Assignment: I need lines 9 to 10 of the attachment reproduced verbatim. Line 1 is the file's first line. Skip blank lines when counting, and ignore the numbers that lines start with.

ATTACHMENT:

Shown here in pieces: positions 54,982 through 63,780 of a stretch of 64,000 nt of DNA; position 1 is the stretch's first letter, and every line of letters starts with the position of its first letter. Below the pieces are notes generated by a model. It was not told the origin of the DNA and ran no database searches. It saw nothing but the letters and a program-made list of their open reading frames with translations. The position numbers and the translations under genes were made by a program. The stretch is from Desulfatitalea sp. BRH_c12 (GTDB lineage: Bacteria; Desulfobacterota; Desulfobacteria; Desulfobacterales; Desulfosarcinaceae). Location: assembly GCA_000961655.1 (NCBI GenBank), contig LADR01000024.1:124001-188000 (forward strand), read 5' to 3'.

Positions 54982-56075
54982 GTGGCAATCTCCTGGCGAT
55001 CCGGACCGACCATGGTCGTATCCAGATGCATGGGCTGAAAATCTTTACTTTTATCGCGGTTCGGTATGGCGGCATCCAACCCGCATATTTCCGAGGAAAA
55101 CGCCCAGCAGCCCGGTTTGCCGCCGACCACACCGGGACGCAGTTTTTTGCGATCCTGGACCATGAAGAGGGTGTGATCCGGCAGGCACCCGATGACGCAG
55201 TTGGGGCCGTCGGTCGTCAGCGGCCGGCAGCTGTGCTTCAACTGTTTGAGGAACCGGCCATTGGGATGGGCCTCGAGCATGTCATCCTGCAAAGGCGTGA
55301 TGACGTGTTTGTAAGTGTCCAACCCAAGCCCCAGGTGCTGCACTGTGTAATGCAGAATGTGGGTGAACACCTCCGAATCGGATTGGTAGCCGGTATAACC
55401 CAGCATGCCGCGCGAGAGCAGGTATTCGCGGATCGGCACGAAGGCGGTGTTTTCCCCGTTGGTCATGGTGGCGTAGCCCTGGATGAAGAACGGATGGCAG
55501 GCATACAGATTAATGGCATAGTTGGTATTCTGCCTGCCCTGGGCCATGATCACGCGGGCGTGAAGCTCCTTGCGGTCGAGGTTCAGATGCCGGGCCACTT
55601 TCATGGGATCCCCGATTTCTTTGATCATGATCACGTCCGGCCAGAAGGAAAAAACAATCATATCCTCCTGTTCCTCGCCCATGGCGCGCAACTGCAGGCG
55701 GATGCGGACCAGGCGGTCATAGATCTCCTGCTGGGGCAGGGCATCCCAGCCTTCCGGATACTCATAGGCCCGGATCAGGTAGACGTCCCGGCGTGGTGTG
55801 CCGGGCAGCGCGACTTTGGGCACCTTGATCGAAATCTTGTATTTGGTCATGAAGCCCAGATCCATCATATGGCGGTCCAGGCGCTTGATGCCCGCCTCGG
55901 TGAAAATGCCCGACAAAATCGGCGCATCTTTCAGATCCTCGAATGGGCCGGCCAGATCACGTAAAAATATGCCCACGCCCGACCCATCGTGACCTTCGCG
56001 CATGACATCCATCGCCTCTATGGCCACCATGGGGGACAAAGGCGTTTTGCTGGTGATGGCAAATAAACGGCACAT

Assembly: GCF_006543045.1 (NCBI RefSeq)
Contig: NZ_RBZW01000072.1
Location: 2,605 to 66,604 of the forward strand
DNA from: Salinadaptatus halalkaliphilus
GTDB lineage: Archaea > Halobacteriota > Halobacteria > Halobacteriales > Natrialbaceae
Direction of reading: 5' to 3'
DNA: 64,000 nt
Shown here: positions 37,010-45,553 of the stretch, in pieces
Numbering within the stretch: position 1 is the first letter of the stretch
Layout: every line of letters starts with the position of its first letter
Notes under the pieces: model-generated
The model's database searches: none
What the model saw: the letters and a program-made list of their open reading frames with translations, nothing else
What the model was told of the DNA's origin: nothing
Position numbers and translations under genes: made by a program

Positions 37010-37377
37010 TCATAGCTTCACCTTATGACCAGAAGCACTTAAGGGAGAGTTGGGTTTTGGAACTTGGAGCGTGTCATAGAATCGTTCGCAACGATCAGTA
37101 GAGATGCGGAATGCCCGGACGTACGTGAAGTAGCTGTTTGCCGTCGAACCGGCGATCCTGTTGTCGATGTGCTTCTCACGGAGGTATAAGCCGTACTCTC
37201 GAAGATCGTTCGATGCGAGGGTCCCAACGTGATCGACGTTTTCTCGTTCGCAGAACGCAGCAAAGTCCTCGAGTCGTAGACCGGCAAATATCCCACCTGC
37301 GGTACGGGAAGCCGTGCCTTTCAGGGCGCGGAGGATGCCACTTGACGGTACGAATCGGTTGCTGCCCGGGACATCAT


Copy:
55501 GCATACAGATTAATGGCATAGTTGGTATTCTGCCTGCCCTGGGCCATGATCACGCGGGCGTGAAGCTCCTTGCGGTCGAGGTTCAGATGCCGGGCCACTT
55601 TCATGGGATCCCCGATTTCTTTGATCATGATCACGTCCGGCCAGAAGGAAAAAACAATCATATCCTCCTGTTCCTCGCCCATGGCGCGCAACTGCAGGCG